In Cruising Utopia, José Esteban Muñoz argues that “Queerness is essentially about the rejection of a here and now and an insistence on potentiality or concrete possibility for another world.” For Muñoz, the future becomes the domain of the queer, the time and place where queerness can thrive. However, scholars often overlook the “now” in queer theory, an urgent, revolutionary now akin to what Walter Benjamin calls the “Jetztzeit.”
MEMORY AND REPRESENTATION
Please submit a proposal to only one area at a time. Submission Information[http://conference.pcaaca.org/help/conference/submitting-proposals-confer...]
This panel will focus on uncovering the ideas and philosophies proposed by 17th- and 18th-century French writers to criticize, change, or improve their world. 17th- and 18th-century authors will include female and male philosophers, moralists, essayists, poets, novelists, and playwrights. The method of analysis is open.
Submit abstracts (300 words maximum) by September 30, 2020, to Session ID # 18514
Abstracts must be submitted through NeMLA's website: https://www.cfplist.com/nemla/Home/S/18514
This panel will explore the concepts and stereotypes that lay behind the vision of love and eroticism expressed by Latin American authors. Its purpose is to create a dialogue about writers’ depictions of love, affections, and womanhood and how those ideas reflect, renew, or challenge Latin American societies. Comparative or feminist approaches in Spanish/English/Portuguese are suitable, but other approaches would also be considered.
Submit abstracts (300 words maximum) by September 30, 2020, to Session ID # 18515
Abstracts must be submitted through NeMLA’s website: https://www.cfplist.com/nemla/Home/S/18515
Caribbean novelists, poets, and playwrights have contributed inestimable riches to the world of literature. How have the themes and styles of established Caribbean voices, including Brathwaite, Walcott, Cliff, and Naipaul, been adapted or diverged from by younger Caribbean voices? Abstracts should be a maximum of 300 words and be submitted via the Northeast Modern Language Association website. Go to http://www.buffalo.edu/nemla/convention/callforpapers/submit.html
Bengali author Rabindranath Tagore, the first non-Westerner to be awarded the Nobel Prize for Literature, was a prolific writer in diverse literary genres, including both long and short-form fiction. This panel explores similarities and differences between Tagore’s short stories on the one hand, and his novellas and novels, on the other. Did the Bengali author tend to treat specific themes at length while reserving other motifs for his shorter fiction? Concerning setting, characterization, and plot trajectory, what are similarities and differences between Tagore’s shorter tales and his novels? Are there differences between Tagore’s stories and his novels regarding their accessibility and currency in the present day and for transnational audiences?
To what extent have 19th-century British novelists, such as Austen, Dickens, Eliot, and Hardy, influenced the works of contemporary British writers? Is there a continuity of themes and styles, or have 21st-century British authors fundamentally broken away from examples of the past? Abstracts should be a maximum of 300 words and be submitted via the Northeast Modern Language Association website. Go to http://www.buffalo.edu/nemla/convention/callforpapers/submit.html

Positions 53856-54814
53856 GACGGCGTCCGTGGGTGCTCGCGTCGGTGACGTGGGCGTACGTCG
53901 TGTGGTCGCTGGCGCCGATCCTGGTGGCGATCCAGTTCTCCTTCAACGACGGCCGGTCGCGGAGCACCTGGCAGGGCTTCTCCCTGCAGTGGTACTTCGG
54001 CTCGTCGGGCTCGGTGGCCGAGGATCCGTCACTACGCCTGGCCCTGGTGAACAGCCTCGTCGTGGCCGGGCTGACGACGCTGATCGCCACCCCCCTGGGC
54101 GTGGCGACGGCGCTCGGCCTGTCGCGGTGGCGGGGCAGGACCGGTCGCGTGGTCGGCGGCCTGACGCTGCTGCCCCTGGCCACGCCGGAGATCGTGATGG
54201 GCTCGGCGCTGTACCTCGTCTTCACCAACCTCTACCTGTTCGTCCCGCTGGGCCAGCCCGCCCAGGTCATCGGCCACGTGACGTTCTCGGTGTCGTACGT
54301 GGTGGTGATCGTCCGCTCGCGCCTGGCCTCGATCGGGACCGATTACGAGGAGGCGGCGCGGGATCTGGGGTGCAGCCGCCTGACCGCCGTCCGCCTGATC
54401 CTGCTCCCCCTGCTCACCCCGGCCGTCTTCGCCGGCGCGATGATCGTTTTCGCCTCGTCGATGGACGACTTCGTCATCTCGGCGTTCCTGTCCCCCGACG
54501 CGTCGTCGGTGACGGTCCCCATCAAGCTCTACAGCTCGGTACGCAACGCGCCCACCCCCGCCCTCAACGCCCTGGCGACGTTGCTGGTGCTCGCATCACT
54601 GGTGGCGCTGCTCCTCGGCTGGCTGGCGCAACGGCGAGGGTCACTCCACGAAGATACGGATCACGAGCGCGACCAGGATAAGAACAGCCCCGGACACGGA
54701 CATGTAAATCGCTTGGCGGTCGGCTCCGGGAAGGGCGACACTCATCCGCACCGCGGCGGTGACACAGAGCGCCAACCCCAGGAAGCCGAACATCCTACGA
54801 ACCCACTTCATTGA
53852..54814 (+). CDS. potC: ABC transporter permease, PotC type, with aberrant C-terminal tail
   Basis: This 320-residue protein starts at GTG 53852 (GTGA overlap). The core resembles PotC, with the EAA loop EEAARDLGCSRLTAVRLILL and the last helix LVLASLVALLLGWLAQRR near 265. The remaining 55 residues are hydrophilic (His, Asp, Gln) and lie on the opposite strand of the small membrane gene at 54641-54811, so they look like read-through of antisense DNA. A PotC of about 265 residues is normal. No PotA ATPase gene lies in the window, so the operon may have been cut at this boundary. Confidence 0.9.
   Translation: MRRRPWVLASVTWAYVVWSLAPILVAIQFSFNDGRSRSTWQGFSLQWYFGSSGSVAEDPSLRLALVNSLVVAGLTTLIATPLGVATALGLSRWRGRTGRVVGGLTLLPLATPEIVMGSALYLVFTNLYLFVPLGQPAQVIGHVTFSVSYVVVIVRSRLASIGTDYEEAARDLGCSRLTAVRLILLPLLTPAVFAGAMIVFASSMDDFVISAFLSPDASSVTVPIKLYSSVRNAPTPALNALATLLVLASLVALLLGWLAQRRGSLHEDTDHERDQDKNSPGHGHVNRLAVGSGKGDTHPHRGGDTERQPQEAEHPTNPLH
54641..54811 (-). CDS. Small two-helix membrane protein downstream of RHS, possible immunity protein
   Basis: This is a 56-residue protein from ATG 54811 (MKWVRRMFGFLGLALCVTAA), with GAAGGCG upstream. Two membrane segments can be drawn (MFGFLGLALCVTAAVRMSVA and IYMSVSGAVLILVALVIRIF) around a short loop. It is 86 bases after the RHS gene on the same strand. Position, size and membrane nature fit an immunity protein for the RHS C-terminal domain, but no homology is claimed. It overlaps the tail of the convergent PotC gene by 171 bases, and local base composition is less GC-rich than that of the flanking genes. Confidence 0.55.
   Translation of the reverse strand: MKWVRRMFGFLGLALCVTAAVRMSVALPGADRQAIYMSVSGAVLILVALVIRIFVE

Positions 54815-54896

The 52nd NeMLA (Northeast Modern Language Association) Convention (Philadelphia, PA) is now going to be held on a hybrid/virtual platform between March 11 and 14, 2021. This means you can present your papers virtually from anywhere in the world without having to travel to Philadelphia, PA. We now hope to hear more from scholars and students living outside of the US. Please consider sending your abstracts to our panels by September 30! See this link for more instructions: http://www.buffalo.edu/nemla/convention/callforpapers/submit.html
Reposting my own panel description here for anyone interested in global modernism and print networks:
Since the coinage of the term “Asian American” in the late 1960s, the fields of Asian American literature and Asian American studies have since then grown remarkably. Now in recent decades, more and more widespread interdisciplinary connections are made between Asian American fields and other disciplines, such as history, religion, media, and cultural studies. As Asian American fields continue to evolve and create new discourses of understanding and new approaches of interpretation, long-standing traditions should not be forgotten, for they play a major role in shaping the future of Asian American literature and studies.
Stories from ancient Greek myths dot the literary landscape of the early 21st century. To some extent, this has been the result of deliberate planning, as when Canongate began publishing a series of mythological retellings by well-known authors in 2005. But alongside and independent of such coordinated efforts to keep old tales alive for contemporary audiences, offerings from both established authors (David Malouf, Barry Unsworth, Colm Toibin, Pat Barker) and successful newcomers (Madeline Miller, Daisy Johnson) have likewise retold and reimagined mythical narratives in recent years.
The African, African American, and Diaspora Studies program at James Madison University invites proposals for its annual interdisciplinary conference, to be held virtually as a webinar series from Wednesday, February 17, to Saturday, February 20, 2021. This year's theme is “Movement(s), Collectives, and Collectivity.” Ranging across topics from archival practices to Black Lives Matter, the conference will bring together a group of scholars and archivists from a wide variety of overlapping and intersecting fields.
NeMLA 2021 CONVENTION (11-14 March)
Call for Papers for a panel on the Maghreb: ''Subverting Traditions in the Maghreb through Literature and the Cinema''
Recent poetry scholarship has begun to trace how some of the most normative concepts in poetry studies (meter, free verse, lyric, the speaker, voice) are enmeshed within broader systems of white supremacy and imperialism. Yet these concepts often go unchallenged in college classrooms. This seminar asks, how might this scholarship change the way we teach poetry and poetics--in any language, at any level, from Introduction to Poetry to advanced graduate seminars?